Philosophy and teaching
Jean-Jacques Rousseau is, above all, a philosopher. Representatives of science still study the books Social Contract, New Eloise, and Emile. In his works, the author tried to explain why there existed social inequality in society. Rousseau was the first to try to determine whether there was a contractual way of creating statehood.
Jean-Jacques regarded the law as an expression of the collective will. He had to protect the representatives of society from the government, which was not able to abide by the law. Property equality is possible, but only if a collective will is expressed. Rousseau suggested that people make their laws, thereby controlling the behavior of the authorities. Thanks to Jean-Jacques Rousseau, they created a referendum, reduced the terms of Deputy powers, introduced a people's legislative initiative, a mandate.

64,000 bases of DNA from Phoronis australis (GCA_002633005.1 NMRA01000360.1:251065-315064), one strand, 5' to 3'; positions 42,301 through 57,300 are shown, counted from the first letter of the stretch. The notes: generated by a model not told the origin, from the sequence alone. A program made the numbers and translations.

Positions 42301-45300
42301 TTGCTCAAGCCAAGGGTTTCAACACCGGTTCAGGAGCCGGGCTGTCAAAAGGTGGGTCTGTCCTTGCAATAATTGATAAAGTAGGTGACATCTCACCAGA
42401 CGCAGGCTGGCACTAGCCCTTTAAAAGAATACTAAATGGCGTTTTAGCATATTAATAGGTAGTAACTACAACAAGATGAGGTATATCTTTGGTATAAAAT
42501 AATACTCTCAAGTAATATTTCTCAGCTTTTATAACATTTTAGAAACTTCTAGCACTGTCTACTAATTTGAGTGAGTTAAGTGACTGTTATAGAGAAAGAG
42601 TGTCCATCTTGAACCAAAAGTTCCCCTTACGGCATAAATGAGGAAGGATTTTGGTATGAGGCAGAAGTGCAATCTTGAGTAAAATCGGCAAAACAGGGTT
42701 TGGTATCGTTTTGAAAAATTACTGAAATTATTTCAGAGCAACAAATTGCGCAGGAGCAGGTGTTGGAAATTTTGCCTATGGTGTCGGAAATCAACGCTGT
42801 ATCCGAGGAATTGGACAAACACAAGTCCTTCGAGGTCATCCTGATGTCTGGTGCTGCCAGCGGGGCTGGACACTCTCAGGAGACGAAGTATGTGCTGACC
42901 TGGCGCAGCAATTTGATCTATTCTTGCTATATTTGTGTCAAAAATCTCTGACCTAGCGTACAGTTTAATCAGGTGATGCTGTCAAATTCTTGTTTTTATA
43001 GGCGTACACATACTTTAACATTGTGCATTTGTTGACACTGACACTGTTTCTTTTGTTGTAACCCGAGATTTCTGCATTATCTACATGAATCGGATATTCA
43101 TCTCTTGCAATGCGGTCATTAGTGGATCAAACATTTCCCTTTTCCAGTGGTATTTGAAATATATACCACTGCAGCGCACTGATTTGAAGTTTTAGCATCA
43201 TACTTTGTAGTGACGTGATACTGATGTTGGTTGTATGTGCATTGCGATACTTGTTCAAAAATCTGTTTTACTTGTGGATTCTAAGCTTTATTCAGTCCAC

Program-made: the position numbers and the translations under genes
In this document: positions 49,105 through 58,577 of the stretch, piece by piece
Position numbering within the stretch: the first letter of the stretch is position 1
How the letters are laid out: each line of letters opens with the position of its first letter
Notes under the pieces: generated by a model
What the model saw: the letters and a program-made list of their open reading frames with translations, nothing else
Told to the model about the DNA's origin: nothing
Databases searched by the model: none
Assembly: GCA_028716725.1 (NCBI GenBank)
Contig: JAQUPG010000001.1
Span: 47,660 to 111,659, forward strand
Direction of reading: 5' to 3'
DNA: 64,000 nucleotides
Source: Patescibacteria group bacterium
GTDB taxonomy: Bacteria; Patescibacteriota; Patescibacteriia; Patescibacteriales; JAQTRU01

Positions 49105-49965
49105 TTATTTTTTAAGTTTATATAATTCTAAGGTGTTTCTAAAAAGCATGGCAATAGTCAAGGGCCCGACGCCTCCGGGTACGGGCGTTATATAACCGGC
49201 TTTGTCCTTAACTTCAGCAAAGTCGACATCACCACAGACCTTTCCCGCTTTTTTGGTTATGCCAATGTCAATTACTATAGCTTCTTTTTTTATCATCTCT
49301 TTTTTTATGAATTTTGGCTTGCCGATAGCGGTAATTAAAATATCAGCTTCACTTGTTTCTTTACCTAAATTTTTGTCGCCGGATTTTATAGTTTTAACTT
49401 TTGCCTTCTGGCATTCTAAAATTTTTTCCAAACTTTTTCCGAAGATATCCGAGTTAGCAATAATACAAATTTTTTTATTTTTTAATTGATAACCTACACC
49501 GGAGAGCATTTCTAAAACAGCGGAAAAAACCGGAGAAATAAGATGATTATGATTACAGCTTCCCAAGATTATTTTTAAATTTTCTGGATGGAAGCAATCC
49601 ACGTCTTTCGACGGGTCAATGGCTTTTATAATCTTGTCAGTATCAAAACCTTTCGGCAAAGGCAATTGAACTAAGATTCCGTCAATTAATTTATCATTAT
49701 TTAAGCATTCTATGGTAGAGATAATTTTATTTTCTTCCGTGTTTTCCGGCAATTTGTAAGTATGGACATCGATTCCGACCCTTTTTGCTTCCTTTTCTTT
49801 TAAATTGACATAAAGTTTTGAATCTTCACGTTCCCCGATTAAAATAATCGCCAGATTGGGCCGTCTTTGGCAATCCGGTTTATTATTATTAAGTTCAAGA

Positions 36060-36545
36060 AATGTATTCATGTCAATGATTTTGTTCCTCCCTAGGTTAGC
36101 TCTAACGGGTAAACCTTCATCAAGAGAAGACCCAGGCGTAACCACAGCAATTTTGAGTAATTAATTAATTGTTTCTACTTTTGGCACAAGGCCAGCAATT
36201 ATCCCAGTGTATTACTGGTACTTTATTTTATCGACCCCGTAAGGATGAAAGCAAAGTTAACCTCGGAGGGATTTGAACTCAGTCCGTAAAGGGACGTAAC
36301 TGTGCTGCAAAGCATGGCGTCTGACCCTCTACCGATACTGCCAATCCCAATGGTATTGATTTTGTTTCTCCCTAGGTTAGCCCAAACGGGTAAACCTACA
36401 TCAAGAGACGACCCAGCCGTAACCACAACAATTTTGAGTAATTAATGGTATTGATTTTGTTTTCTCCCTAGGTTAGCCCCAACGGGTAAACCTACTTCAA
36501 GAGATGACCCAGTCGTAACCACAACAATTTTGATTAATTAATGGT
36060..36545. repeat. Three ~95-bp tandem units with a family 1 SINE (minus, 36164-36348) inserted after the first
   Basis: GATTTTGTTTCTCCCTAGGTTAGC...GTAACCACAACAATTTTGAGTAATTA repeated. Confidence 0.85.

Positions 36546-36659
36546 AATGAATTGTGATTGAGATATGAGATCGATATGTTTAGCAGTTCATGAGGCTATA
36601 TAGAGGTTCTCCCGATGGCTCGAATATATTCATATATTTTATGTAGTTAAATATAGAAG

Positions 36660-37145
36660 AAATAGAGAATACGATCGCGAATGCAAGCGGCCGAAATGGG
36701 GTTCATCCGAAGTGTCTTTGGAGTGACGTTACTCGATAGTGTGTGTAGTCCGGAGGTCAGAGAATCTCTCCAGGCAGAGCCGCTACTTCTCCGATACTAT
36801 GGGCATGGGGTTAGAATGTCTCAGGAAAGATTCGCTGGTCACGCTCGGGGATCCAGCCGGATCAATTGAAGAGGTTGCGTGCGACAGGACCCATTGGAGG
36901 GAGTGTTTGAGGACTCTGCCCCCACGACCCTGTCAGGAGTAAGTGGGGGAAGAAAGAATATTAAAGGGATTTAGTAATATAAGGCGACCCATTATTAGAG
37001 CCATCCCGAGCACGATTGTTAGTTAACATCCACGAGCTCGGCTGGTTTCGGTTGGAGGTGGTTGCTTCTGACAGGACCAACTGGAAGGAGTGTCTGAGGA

The New Eloise is a crucial work by Rousseau. The novel traces the plot of Clarissa, created by Richardson. Jean-Jacques considered this book the best work written in the epistolary genre. The New Eloise presented 163 letters. This work led to the delight of French society, as in those years, this method of writing novels was reputed to be popular.
The New Eloise tells the story of the tragedy in the face of the main character. She is pressured by chastity, preventing the girl from enjoying love and submitting to the enticing temptation. The book won the respect of people and made Rousseau the father of romanticism in philosophy. But the literary life of the writer began a little earlier. In the middle of the XVIII century, Rousseau was in the service of the Embassy in Venice. Soon the man found his vocation in creativity.
In Paris, there was an acquaintance that played a significant role in the fate of the philosopher. Jean-Jacques met Paul Holbach, Denis Diderot, Étienne Bonnot de Condillac, Jean le Rond d'Alembert, and Grimm. Early tragedies and comedies did not become popular, but in 1749, while imprisoned, he read about the competition in a newspaper. The subject was close to Rousseau: